In short: yes, being on a low-privilege account helps protect you against malware, but does not make you immune. Like any security measure, no single thing is going to keep you 100% safe.
TL;DR: Running on a low-privilege account (aka "principle of least privilege") should be part of a balanced breakfast which also includes good firewall configurations; tools to monitor processes, system resources, open ports, network traffic, etc for suspicious activity; a policy to only run signed executables, configuration of the SELinux secure kernel mod, keeping the OS and application up to date with security patches, and other things.
Your question is very broad to answer directly. Instead I'll break it into several cases based on the configuration of the system, and what the attacker is after:
Case #1: Personal computer
Let's say the linux computer in question is my personal laptop. I effectively use this as a single-user system and I type
sudo pretty regularly - so all of the things you mentioned apply. Moreover, if the attacker is trying to steal my personal information like credit card numbers, tax documents, etc, that's all sitting in my home directory where this user has access to it. If it's ransomware and wants to encrypt my personal files - same thing. They want to install a background process to make my computer part of a botnet, that doesn't need any special permissions.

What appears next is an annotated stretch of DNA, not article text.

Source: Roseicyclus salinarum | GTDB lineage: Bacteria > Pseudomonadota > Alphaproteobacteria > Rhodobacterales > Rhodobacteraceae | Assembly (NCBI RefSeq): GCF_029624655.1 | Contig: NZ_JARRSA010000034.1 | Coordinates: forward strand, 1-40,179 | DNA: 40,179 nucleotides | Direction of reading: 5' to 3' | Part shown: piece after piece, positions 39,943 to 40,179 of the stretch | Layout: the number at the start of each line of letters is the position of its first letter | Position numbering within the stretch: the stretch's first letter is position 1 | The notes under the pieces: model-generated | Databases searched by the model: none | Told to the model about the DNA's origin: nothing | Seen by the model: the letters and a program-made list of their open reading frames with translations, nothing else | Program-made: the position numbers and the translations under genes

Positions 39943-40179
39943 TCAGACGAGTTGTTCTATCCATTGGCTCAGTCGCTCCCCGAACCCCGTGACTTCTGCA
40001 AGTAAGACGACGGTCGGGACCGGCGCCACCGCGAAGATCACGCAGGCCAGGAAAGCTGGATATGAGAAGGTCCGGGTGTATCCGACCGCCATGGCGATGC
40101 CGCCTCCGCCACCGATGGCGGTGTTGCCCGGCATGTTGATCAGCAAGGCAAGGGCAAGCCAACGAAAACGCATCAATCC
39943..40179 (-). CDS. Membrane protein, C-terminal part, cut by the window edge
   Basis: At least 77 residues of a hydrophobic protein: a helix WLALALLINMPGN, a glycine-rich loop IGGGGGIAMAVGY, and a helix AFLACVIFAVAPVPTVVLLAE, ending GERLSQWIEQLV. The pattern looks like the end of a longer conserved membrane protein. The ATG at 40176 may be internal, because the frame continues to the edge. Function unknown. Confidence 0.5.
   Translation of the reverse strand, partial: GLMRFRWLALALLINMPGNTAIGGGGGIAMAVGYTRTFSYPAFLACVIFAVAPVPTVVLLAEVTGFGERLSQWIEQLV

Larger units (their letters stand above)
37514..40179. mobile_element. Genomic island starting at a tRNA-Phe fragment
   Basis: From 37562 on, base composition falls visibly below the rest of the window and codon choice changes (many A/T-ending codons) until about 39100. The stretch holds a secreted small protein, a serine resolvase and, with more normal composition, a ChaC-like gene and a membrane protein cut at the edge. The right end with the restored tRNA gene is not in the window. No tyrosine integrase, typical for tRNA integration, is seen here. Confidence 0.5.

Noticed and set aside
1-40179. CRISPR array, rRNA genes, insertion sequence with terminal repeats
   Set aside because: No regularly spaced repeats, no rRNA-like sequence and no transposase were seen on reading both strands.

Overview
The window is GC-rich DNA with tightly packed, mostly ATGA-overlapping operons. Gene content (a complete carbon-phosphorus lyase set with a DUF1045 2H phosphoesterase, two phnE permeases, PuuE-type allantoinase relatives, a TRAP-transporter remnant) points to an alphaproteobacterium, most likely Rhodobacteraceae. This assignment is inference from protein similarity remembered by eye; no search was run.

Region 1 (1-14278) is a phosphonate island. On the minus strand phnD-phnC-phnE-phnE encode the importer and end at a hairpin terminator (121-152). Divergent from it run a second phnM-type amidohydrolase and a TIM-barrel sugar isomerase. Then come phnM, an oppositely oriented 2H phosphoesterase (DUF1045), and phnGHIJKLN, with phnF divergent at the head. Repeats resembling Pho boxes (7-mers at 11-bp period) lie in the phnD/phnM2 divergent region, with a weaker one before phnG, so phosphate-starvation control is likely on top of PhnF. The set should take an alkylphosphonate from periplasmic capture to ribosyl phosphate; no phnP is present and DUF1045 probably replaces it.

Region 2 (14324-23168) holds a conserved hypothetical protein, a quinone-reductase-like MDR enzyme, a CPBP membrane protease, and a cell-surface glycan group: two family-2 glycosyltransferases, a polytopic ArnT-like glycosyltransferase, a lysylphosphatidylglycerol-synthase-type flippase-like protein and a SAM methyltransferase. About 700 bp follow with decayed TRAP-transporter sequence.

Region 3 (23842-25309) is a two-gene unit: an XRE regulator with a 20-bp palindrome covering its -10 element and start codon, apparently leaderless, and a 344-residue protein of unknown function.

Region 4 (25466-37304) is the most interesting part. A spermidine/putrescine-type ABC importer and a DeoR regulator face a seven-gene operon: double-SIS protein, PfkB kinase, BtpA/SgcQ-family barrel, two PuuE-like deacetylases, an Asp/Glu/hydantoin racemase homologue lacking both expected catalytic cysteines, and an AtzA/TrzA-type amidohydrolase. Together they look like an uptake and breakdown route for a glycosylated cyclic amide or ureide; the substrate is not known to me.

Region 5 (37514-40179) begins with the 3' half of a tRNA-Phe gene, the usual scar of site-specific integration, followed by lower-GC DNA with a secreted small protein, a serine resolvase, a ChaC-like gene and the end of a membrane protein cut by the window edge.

Case #2: Server, admin account
The damage of getting malware onto an admin's account is less than the end-user case above since the admin account probably has no valuable data in it. but even so, an attacker can probably do some damage by having a packet sniffer inside the network, or by opening a port that allows the attacker to do pen testing from inside the network. Here you would rely on your firewall configuration to protect you against some of this and hopefully notify you to the suspicious activity so you can clean it up.
If the admin types
sudo on a regular basis, then yeah, you're probably in trouble.
Case #3: Server, non-admin account
Imagine the use in question is
tomcat - a very low-privilege user that runs the web server applications. This is the case people usually think of when talking about "principle of least privilege", and getting malware onto this account will be the least dangerous of the three case I've mentioned.
Also consider that Privilege Escalation exploits exist for linux that would allow a low-privilege user to bypass the OS security and turn themself into root. Generally speaking, keeping up to date with security patches protects you against this, but actors wealthy enough to purchase exploits on the black market will know about zero-day exploits that are not publicly known, and have not been patched.